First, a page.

Babyji – Abha Dawesar

Despite appearances, and being a brilliant student and head prefect, Anamika Sharma isn’t your typical nice girl. She is doing great in school, is the beloved of her teachers, respected by her peers, and is governed by a certain morality that drinking alcohol and smoking marijuana is wrong. But, despite all this, Anamika has sexual yearnings that she dare not disclose.

At the age of 16, Anamika fantasises about being a philanderer and how she would “take” her lovers. She relates more to a character of a book who as an old man desires young girls. The book Babyji describes freely Anamika’s sexual experiments and escapades while giving details that many would find reprehensible. 

But, just like many other novels that people would consider “scandalous” the novel offers an excellent investigation into issues of morality and a questioning view into what we call the “rule book”. In Delhi, Anamika flirts with Adit, who is much older than she is and married. However, three of her lovers are all women. There’s Tripta, an older, divorced woman, Rani, her servant, and Sheila, a pleasantly fresh-faced school-girl.      

If you were repulsed at the mention of a servant, this is the whole point of the book. Babji is both a rebellion against the morality rule book and a coming of age story. It is a rebellious call against what people would refer to as “unconventional” sexualities.     

The book offers the reader a genuine chance to question the simplistic systems and thought processes that have been part of the socialisation of human societies. We have been taught that being gay is a western ideology. However, sexuality is not a binary and is, rather, a spectrum. If you judge Anamika’s sexual inclinations, the other side of the coin could be pointing out your oblivious bigotry.  Anamika’s world is not made up of only black and white. There are a lot of grey areas in it. After being harassed on the bus by the “cheapheads”, Anamika becomes more aware of her behaviour with Sheila that could be termed as predatory. She becomes aware of her carnal fantasies that have reduced relationships with other people into an orgy of sorts.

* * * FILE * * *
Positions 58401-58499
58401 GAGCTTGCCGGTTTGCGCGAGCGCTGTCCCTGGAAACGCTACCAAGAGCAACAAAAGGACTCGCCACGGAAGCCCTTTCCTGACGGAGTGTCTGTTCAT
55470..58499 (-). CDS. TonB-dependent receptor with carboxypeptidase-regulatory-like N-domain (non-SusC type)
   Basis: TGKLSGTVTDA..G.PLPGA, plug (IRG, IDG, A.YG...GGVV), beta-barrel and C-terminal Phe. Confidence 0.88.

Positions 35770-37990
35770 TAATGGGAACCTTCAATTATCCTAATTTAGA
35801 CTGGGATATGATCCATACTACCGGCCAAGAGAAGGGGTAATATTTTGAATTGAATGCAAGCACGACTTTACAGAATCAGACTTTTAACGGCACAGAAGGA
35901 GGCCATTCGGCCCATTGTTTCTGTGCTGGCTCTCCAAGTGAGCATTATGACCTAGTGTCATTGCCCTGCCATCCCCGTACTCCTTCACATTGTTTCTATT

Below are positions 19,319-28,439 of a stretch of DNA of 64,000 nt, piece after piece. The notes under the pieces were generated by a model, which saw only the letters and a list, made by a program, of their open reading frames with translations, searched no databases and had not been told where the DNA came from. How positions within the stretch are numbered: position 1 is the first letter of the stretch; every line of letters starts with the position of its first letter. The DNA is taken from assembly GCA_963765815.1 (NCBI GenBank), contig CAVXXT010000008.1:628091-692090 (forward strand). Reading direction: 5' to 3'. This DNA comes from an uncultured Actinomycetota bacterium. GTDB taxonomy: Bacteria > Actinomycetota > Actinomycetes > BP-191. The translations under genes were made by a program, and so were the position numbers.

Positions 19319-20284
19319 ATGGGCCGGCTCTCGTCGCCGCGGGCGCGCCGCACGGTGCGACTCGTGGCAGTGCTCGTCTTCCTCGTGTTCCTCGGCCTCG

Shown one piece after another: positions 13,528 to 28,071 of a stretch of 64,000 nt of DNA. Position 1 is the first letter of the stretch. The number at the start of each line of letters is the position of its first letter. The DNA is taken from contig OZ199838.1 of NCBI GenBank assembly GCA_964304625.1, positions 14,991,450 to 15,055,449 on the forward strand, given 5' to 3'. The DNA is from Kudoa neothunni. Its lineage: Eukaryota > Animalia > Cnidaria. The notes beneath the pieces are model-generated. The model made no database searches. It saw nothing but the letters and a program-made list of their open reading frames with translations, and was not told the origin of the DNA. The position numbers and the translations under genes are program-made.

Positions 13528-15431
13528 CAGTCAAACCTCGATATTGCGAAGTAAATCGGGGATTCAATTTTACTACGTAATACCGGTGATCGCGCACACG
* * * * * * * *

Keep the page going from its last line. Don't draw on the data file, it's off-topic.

Anamika discovers that she’s got a lot in common with Chakra Dev Yadav her classmate and isn’t amused by it. She decides to take up the challenge of making him see his folly because she believes “we all have a terrible beast inside”. If you’re looking for a novel that is both sensual and cerebral or contains as much pornography as it does philosophy, Babyji will quench your thirst.      

One of the most interesting and appealing aspects about the book is that it creates the perfect balance between Anamika’s sexual and intellectual experiences. Her emotional state is described by scientific metaphors. The heaviness of adolescence is lifted as the novel progresses and Anamika finds herself in her writing and the books she reads        

Anamika realises that she’s become a selfish friend, a reckless daughter and a not-so-honest daughter. However, she tries her best to become the best she can be.